Saturday, March 19, 2011

The Subcontinent syndrome

Sri Lanka is a good side. I'll go on to say that they're the best ODI side in the subcontinent.
Unfortunately, that doesn't say much about their cricketing ability.
Like other teams in the subcontinent, there is a lot of dependence on two or three players. If those guys make a mess, the team crumbles.
If I'm not convincing, here are a few examples:
In the 90s, Sri Lanka depended on two batsmen: Sanath Jayasuriya and Arvinda de Silva. If either one of them failed, the other would make runs (see Eden Gardens 1996 semi-finals at the World Cup). If both failed, then Sri Lanka was screwed.
Note: At that time, Murali was still discovering that he was a freak of nature.
Move to the current scenario. Sri Lanka's openers are strictly okay. Tilakratne Dilshan is an attacking player, as is Upul Tiranga. However, if you take away Dilshan's subcontinent record, barring South Africa, he has struggled elsewhere. He averages 22 in Australia, 10.33 in England, 26 in New Zealand and 36 against West Indies. South Africa is a more impressive 64. However, this shows that he is inconsistent.
Sri Lanka still depend a lot on Kumar Sangakkara and Mahela Jayawardene. If they fail, the rest of the team fails. In today's game against New Zealand, had the two of them not made a century and half century respectively, the rest of Sri Lanka scored 69 runs.
Sri Lanka also still depend a lot on Murali. Although he is playing his last ODI series, he is a key bowler in their team. Lasith Malinga is also a valuable asset to have, but he's like a very non-controversial Shoaib Akhtar. He can be brilliant on one day and very ordinary on the next. Like Shoaib, he too has the makings of one of the greatest ever - only if he is consistent.
My point is that had Sri Lanka had not have players in the calibre of Muralitharan, Jayawardene and Sangakkara, the chances of exposing a weak spot would have been done even my a minnow side.
I think that this over-dependence by teams in the subcontinent. India had it on Tendulkar then and Zaheer now. Pakistan has depended on Wasim, Waqar and Inzi when they need help, which is probably one of the main reasons why the team is so mercurial.
In Sri Lanka's favour, however, the experts publically announce the fragile batting and bowling if Sangakkara, Jayawardene, Murli and Malinga are absent from the team. For India and Pakistan, nobody says it too often. They just keep saying India's strong batting lineup and poor bowling lineup. Yeah, the bowling is weak, but the batsmen don't exactly make you want to jump with joy either (remember 9/29 against South Africa and another collapse against England?).
If India, Pakistan and Sri Lanka want to be consistent, they should remember that cricket is a game about 11 and not about a few brilliant performances here and there.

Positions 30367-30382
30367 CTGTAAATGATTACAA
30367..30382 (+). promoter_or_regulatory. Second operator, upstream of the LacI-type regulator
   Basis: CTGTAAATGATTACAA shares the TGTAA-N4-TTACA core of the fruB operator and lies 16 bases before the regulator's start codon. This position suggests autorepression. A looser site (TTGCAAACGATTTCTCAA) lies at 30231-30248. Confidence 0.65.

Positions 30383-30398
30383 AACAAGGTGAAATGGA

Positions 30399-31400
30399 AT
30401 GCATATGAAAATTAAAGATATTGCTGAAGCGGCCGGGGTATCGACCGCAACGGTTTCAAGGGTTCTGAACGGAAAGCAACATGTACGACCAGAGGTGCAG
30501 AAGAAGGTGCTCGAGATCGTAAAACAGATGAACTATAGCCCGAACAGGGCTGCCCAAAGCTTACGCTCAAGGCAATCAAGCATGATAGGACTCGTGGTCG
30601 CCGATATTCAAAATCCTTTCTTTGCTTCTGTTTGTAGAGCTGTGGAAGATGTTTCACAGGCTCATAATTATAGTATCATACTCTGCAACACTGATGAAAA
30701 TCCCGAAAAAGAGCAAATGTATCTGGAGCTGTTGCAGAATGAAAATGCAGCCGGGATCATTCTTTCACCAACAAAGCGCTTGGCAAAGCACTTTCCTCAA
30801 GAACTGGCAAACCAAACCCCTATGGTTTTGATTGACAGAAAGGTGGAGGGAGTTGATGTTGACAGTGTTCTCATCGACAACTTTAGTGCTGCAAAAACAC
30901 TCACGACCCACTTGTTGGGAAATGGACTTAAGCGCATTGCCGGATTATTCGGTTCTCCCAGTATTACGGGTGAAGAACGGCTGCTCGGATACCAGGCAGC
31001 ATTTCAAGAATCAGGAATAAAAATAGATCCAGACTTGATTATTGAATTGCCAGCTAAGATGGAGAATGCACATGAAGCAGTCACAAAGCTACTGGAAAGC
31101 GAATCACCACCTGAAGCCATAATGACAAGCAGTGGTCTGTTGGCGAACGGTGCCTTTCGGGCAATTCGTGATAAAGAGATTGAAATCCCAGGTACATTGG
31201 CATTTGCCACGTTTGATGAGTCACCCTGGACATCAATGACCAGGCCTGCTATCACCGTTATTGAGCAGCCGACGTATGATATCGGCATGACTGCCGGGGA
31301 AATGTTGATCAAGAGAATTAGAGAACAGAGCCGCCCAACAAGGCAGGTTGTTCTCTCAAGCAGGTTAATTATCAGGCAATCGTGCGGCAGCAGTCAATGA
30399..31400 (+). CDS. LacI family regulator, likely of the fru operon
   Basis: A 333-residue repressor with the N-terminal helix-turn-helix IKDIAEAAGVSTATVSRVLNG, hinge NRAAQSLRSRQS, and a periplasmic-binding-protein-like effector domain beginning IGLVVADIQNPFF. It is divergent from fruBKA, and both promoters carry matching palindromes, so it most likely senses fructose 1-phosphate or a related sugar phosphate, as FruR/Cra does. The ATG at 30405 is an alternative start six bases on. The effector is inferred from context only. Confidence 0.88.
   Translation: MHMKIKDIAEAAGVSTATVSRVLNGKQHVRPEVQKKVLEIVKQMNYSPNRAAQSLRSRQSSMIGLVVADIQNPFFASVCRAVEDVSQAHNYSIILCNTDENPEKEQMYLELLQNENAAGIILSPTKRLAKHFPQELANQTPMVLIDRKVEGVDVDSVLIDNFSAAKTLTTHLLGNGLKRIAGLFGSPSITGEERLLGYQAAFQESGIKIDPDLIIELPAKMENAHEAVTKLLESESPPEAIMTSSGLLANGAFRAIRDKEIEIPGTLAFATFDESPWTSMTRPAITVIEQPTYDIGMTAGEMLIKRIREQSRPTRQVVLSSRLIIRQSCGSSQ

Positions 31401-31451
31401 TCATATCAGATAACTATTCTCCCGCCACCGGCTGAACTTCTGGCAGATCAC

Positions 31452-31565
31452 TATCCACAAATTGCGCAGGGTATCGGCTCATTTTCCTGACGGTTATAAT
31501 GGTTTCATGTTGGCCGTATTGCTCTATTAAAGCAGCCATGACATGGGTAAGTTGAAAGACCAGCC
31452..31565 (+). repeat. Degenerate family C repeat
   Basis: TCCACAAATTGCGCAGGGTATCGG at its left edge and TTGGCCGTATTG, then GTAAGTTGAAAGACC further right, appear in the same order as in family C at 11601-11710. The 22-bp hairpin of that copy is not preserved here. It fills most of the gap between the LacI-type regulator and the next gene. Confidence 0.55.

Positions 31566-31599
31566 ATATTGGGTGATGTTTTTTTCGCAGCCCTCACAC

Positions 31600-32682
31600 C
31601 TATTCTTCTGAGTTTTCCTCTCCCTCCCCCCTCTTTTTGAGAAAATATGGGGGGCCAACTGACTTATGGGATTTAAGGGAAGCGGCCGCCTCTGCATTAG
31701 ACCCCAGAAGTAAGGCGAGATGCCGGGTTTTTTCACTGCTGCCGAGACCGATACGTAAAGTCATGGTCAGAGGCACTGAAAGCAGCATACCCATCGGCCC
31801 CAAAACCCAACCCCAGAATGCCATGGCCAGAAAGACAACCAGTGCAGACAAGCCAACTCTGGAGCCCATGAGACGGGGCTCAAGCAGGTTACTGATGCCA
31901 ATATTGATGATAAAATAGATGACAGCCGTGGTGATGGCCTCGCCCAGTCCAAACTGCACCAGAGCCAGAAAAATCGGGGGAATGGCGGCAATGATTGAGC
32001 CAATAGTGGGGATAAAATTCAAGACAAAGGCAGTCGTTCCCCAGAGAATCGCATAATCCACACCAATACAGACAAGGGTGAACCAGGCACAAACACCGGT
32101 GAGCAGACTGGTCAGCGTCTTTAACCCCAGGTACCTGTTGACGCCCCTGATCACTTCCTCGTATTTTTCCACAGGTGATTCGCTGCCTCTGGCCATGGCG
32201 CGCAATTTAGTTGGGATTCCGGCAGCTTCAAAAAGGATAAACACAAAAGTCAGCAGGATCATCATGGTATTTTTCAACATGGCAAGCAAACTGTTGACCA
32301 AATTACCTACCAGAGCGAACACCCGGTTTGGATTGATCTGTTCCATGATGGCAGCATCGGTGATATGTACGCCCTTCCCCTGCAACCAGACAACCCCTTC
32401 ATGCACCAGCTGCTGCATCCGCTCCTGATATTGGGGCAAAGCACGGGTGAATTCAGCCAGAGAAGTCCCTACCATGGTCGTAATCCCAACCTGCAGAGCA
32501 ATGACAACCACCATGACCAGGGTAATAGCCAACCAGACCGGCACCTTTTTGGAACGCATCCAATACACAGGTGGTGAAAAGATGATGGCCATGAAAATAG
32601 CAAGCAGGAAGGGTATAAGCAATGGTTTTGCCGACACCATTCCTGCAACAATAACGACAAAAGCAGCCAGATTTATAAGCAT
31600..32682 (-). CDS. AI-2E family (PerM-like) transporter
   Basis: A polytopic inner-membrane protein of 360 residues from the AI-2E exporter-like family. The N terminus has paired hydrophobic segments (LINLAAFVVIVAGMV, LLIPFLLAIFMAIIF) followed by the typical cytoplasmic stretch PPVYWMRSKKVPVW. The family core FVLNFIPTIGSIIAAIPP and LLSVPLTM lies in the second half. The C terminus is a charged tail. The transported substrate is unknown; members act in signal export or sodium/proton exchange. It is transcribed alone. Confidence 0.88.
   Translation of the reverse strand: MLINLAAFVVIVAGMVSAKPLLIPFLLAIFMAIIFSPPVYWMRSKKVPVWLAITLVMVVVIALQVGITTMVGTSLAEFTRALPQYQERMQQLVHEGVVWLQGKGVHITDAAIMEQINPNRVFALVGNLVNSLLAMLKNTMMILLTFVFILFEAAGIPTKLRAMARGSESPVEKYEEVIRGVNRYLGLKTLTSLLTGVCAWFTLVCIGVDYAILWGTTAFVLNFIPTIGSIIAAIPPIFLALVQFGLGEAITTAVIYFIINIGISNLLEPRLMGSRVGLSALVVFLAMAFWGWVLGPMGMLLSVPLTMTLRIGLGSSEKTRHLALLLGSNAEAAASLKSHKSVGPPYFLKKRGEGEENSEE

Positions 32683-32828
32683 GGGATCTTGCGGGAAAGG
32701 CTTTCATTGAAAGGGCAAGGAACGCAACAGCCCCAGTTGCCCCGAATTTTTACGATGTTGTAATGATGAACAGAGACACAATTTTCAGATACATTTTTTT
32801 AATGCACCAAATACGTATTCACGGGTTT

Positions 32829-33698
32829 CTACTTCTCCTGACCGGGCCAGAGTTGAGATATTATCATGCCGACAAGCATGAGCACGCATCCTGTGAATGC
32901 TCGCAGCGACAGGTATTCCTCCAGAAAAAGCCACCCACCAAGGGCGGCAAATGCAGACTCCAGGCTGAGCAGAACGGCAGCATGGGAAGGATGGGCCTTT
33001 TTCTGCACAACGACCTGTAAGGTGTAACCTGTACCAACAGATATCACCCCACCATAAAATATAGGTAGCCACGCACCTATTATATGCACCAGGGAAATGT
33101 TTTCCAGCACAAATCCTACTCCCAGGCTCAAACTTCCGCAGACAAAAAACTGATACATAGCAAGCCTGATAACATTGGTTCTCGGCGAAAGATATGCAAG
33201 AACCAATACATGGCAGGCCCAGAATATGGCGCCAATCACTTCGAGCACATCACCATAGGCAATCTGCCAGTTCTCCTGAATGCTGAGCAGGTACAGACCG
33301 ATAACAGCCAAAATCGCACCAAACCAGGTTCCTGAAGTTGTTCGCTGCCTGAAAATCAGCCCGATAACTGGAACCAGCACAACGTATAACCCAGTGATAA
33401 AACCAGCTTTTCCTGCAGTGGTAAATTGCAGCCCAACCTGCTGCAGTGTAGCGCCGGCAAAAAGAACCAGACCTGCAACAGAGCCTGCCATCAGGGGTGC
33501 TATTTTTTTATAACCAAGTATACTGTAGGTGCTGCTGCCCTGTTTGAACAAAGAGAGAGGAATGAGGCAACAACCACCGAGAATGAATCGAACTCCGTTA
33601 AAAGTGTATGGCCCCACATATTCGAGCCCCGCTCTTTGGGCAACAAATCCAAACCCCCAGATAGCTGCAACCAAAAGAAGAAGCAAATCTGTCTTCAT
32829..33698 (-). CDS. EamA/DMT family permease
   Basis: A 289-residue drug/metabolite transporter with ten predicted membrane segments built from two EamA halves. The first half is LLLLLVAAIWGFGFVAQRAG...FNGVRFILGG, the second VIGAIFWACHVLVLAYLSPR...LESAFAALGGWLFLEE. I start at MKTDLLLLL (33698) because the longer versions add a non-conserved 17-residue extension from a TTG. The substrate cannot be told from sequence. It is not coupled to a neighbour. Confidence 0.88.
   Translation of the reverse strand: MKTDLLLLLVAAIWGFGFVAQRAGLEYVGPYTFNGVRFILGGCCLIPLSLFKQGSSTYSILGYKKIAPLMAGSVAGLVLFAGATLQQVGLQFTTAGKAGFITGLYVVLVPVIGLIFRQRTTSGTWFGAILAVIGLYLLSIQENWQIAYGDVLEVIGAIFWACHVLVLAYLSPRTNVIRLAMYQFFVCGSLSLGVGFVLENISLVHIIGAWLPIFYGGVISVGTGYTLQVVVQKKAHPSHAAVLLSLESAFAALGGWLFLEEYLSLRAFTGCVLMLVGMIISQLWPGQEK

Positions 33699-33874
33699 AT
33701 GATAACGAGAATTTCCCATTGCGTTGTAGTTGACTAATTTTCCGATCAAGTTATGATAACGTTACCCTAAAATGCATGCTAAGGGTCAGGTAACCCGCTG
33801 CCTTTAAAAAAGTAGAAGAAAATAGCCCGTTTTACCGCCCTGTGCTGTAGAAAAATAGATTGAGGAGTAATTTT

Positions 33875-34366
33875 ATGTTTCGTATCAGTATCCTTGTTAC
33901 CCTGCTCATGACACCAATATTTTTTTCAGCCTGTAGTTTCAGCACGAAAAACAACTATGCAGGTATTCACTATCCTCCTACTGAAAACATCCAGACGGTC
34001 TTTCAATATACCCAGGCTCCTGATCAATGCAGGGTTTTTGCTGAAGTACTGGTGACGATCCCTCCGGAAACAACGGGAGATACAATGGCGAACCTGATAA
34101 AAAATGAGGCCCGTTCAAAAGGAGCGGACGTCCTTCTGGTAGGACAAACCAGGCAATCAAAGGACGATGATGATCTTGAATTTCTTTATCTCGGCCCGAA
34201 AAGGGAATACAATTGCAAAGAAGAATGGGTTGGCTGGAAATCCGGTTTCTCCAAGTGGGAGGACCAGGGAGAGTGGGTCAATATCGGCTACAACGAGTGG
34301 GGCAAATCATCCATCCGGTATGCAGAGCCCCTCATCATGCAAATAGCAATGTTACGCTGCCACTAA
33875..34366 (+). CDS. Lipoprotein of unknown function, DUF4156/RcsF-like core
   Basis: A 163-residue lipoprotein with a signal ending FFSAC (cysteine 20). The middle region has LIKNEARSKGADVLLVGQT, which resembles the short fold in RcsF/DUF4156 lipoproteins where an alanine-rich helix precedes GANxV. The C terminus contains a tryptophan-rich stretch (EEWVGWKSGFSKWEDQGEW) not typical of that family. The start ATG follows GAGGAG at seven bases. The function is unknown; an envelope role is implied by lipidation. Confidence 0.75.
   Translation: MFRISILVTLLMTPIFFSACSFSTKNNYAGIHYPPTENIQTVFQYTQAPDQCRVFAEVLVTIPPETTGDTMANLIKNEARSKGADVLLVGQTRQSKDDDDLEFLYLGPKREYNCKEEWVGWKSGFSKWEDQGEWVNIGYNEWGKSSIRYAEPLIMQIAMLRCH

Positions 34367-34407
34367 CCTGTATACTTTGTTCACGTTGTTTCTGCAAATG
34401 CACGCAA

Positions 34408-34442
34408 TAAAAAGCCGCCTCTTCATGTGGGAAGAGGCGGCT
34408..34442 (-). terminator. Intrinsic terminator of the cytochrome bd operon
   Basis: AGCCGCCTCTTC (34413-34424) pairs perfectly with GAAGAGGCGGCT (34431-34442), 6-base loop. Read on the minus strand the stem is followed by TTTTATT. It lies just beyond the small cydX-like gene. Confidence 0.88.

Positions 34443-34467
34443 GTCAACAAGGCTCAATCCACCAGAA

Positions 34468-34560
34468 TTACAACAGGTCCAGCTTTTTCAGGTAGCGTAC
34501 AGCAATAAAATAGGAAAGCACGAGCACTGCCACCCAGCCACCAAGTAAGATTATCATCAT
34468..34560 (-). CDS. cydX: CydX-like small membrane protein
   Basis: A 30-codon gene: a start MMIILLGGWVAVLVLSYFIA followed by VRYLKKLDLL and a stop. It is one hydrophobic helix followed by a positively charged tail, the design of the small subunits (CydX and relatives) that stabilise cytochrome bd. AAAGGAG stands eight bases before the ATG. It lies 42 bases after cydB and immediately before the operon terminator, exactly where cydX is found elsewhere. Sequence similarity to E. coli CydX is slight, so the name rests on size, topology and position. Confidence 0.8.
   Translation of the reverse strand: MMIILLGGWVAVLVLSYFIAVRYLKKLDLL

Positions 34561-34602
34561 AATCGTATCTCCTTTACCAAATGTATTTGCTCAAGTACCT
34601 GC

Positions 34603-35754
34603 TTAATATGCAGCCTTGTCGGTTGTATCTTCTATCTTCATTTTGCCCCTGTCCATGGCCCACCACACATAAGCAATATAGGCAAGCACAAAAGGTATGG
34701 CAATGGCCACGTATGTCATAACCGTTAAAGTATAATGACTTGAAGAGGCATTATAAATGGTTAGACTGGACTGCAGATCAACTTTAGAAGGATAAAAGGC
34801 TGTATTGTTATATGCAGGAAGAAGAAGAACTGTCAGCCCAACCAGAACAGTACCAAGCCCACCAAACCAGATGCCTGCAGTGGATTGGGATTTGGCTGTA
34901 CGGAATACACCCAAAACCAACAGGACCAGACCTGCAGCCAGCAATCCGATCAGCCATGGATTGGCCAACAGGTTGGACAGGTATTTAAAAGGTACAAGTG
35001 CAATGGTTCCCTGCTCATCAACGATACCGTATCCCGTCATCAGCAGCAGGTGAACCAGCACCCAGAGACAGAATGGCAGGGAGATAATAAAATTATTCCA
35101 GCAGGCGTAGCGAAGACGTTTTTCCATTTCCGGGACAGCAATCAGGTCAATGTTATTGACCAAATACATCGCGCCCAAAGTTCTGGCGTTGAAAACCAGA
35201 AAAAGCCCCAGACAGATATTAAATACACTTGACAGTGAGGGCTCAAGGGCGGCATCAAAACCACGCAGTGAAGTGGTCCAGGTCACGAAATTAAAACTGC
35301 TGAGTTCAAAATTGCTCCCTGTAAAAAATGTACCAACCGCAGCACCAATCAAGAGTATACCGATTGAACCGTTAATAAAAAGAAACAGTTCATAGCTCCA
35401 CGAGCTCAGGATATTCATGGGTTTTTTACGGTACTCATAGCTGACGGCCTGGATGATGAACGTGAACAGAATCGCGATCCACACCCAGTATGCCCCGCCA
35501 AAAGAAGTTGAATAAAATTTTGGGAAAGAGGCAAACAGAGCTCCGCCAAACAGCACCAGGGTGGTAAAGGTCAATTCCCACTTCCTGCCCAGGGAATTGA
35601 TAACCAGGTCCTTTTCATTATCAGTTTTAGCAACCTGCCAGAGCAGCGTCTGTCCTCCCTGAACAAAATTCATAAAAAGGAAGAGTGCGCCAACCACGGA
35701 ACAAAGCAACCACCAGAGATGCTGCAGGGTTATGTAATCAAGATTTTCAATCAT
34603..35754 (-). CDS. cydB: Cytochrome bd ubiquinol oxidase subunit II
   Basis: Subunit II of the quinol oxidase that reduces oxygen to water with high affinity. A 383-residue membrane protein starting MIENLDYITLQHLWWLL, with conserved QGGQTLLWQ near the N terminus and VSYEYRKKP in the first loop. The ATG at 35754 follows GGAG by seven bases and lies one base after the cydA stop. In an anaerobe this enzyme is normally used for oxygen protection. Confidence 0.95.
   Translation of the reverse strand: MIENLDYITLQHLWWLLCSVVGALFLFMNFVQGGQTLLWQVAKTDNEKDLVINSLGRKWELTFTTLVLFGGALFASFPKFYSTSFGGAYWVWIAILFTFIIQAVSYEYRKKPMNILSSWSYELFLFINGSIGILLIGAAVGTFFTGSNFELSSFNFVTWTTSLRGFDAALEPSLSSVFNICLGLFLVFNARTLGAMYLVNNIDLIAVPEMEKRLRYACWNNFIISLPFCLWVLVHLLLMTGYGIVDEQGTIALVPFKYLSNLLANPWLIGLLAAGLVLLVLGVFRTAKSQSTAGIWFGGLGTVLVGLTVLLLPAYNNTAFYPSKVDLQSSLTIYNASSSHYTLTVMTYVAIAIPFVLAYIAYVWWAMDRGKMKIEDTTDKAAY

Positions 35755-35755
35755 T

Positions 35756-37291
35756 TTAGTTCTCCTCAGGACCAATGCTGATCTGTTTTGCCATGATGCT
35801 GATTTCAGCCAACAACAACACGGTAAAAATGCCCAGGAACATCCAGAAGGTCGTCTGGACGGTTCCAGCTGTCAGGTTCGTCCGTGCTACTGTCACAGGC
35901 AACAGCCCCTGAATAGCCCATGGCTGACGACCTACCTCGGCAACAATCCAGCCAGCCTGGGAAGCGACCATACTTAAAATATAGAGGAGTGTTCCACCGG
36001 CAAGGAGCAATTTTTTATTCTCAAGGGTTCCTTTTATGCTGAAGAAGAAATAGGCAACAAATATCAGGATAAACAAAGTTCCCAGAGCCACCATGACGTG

Thursday, March 17, 2011

Here's to a cricket orgy!

For the moment, England are safe, but not quite.
My personal theory is that if they qualify for the quarterfinals, they will reach the finals. They've gone through too much crap during this tournament.
While a lot of people compare this to how Pakistan played in 1992, I'm thinking more of how Australia was in 1999. Erratic in the beginning and then suddenly playing like a team possessed. England already has the tie and now it's up to them to redo what they did in the Ashes.
However, despite winning this match, they haven't qualified as yet.
They depend a lot on Bangladesh's game agains South Africa and since England is full of South Africans, the Barmy Army will have no hangups going to Dhaka to cheer the South Africans for a day. It's not going to match up with 60,000 Bangladeshis, but it'll be a fairly loud crowd.
Bangladesh need to beat South Africa. They've done it before. And in a World Cup. So South Africa, who have played really good cricket so far, will be on their guard. They will have the returning Imran Tahir and AB de Villiers at their disposal, so this makes the task tougher for Bangladesh.
So going by what the tables look right now, our quarterfinal encounters would look like this (this means that Bangladesh don't qualify)
1) Australia Vs West Indies
2) New Zealand Vs England
3) Pakistan Vs India
4) Sri Lanka Vs South Africa

While the first game looks pretty one sided, I don't think so. West Indies have played good cricket and Australia has struggled. Having said that, they've known to be cock teases in previous World Cup events and come out of nowhere to destroy their opposition.
While the third game is full of emotion for every Indian and Pakistani cricket fan, I'm more excited to see game 2 and game 4 because the teams have played good ODI cricket against each other and we're all set for some great games.
Now, for whatever it's worth, if Bangladesh manages to qualify, we could see a Bangladeshi semifinal. Remember, they did beat NZ 4-0 recently.
So now that the initial foreplay's over, next week's all set for the big orgy. Let's hope it's not one-sided!